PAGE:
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Year : 2023  |  Volume : 20  |  Issue : 1  |  Page : 41

A systematic review of biocompatibility and safety of orthodontic clear aligners and transparent vacuum-formed thermoplastic retainers: Bisphenol-A release, adverse effects, cytotoxicity, and estrogenic effects

1 Department of Orthodontics, School of Dentistry, Ahvaz Jundishapur University of Medical Sciences, Ahvaz, Iran
2 Department of Prosthodontics, School of Dentistry, Ahvaz Jundishapur University of Medical Sciences, Ahvaz, Iran
3 Department of Anatomy, Dental School, Azad University of Medical Sciences, Tehran, Iran

Correspondence Address:
Dr. Mehrnaz Moradinejad
Department of Orthodontics, School of Dentistry, Ahvaz Jundishapur University of Medical Sciences, Ahvaz
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Source of Support: None, Conflict of Interest: None

DOI: 10.4103/1735-3327.372658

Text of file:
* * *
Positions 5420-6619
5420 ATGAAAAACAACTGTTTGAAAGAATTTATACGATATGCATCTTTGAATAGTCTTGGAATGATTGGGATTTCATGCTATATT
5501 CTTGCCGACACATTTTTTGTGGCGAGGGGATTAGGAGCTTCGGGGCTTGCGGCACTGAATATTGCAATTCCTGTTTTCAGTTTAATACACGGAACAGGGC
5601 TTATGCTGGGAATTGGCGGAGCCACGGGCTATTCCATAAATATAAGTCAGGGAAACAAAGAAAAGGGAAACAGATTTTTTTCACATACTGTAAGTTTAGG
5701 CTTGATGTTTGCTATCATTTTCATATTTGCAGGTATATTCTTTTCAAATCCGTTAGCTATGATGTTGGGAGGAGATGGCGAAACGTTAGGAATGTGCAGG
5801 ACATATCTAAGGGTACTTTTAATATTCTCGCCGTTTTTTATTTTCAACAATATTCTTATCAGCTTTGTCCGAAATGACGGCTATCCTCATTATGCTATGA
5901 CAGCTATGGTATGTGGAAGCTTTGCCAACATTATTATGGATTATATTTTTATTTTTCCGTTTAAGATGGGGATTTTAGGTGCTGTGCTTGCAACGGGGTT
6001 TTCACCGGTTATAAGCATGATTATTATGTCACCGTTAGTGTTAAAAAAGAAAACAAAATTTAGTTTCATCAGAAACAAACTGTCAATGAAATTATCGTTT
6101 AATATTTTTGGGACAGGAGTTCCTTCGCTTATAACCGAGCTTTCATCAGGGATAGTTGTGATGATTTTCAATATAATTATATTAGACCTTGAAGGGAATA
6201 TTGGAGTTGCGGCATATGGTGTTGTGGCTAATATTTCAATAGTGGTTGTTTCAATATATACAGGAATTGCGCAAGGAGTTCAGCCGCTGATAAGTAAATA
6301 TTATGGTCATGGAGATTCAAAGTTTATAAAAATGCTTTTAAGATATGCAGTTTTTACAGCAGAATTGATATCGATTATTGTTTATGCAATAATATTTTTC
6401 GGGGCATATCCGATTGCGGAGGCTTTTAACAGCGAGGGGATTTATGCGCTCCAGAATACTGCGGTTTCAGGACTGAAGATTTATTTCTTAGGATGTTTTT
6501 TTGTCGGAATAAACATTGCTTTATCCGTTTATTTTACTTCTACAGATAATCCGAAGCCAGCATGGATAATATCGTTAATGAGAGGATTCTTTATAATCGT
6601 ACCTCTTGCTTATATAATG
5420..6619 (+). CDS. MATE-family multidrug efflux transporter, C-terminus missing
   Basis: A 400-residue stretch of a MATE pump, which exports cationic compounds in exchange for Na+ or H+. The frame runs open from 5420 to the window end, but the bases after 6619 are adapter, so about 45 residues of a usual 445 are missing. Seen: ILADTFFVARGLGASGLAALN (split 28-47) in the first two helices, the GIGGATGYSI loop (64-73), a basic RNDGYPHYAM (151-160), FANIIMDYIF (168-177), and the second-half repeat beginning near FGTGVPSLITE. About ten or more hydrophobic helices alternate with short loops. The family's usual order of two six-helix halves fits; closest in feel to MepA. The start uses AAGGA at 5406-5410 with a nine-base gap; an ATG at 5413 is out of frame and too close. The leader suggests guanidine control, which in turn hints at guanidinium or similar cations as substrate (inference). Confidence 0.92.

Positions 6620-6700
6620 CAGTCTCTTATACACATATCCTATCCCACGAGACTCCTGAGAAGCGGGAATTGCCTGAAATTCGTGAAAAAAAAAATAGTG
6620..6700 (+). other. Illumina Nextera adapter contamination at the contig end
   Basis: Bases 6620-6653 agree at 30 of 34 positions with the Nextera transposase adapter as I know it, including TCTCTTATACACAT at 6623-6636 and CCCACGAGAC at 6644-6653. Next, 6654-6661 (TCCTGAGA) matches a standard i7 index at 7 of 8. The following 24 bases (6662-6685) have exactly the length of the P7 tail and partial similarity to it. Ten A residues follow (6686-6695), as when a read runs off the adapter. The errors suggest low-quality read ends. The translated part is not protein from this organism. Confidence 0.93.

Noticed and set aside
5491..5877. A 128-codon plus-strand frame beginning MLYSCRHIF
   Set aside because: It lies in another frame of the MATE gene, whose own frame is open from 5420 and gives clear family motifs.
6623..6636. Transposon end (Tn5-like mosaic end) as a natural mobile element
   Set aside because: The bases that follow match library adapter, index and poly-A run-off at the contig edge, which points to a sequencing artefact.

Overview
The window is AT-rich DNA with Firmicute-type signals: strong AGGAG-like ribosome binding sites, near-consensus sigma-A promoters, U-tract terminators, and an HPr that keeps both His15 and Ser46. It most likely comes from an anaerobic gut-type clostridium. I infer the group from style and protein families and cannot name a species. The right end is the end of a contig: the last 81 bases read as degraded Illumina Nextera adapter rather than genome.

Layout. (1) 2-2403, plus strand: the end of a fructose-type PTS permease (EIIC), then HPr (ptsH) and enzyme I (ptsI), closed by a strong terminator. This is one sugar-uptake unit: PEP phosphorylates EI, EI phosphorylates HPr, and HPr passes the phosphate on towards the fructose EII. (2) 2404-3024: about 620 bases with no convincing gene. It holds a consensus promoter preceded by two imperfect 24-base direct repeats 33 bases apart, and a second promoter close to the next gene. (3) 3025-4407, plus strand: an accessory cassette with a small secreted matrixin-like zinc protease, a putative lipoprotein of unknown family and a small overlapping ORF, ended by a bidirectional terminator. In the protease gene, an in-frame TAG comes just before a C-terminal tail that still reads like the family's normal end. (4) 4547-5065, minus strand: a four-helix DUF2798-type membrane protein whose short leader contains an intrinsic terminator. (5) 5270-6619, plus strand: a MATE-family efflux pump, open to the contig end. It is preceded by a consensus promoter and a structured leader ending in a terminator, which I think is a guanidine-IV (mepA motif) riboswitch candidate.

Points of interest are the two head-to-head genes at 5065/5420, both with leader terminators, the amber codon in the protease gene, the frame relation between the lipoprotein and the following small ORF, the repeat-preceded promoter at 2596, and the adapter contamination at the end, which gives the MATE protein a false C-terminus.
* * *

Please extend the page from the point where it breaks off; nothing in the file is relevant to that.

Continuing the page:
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Background: An ever-increasing demand is seen for clear aligners and transparent vacuum-formed retainers. They are esthetic and convenient. However, the biomaterials used in these appliances might pose biological safety and biocompatibility threats in terms of their bisphenol-A (BPA) release, cytotoxicity, adverse effects, and estrogenic effects. Due to the controversial results and the lack of any systematic reviews in this regard, we conducted this systematic review. Materials and Methods: Web of Science, PubMed, Cochrane, Scopus, and Google Scholar as well as references of the found articles were searched (independently by 3 researchers) up to December 22, 2021, to find studies relevant to the biocompatibility of clear aligners and thermoplastic retainers. The search keywords were a combination of the following (and more): Essix, vacuum-formed aligner, thermoplastic aligner, clear aligner, Invisalign, vacuum-formed retainer, BPA release, monomer release, cytotoxicity, estrogenicity, biocompatibility, chemical properties, and oral epithelial cell. As eligibility criteria, articles in all languages would be included as long as their text could be translated clearly using online translators or by professional translators; all types of publications (article, book, and thesis) would be included if containing relevant studies and information; they should have been on clear liners or thermoplastic retainers; and they should have been on biocompatibility, safety, cytotoxicity, or estrogenicity of clear aligners or thermoplastic retainers. There were no restrictions on the type of study (randomized clinical trials, experimental in vitro studies). Studies focusing merely on the mechanical properties of clear aligners or thermoplastic retainers (without examining their chemical properties) would be excluded. The risk of bias was assessed. Results: The risk of bias was rather low. However, the methodologies of the studies were quite different. Overall, 16 articles (1 randomized clinical trial and 15 in vitro studies) were identified. The data for BPA release were reported in four articles (1 clinical trial and 3 in vitro studies). Quantitatively speaking, the amount of released BPA reported by in vitro studies was very low, if not zero. However, the BPA level was very high in the only randomized clinical trial. Many adverse effects were linked to using clear aligners or transparent retainers, including pain and soft-tissue issues such as burning, tingling, sore tongue, lip swelling, blisters, ulceration, dry mouth, periodontal problems, and even systemic problems such as difficulty in breathing. Besides these biological adverse effects, oral dysfunctions and speech difficulties and tooth damage may be associated with clear aligners and should as well be taken into consideration. Conclusion: Given the very high levels of BPA leach observed in the only clinical trial and considering other possible dangers of small traces of BPA (even at low doses) and also given the numerous adverse events linked to clear aligners or transparent retainers, it seems that safety of these appliances might be questionable and more clinical studies of biocompatibility are needed in this regard.

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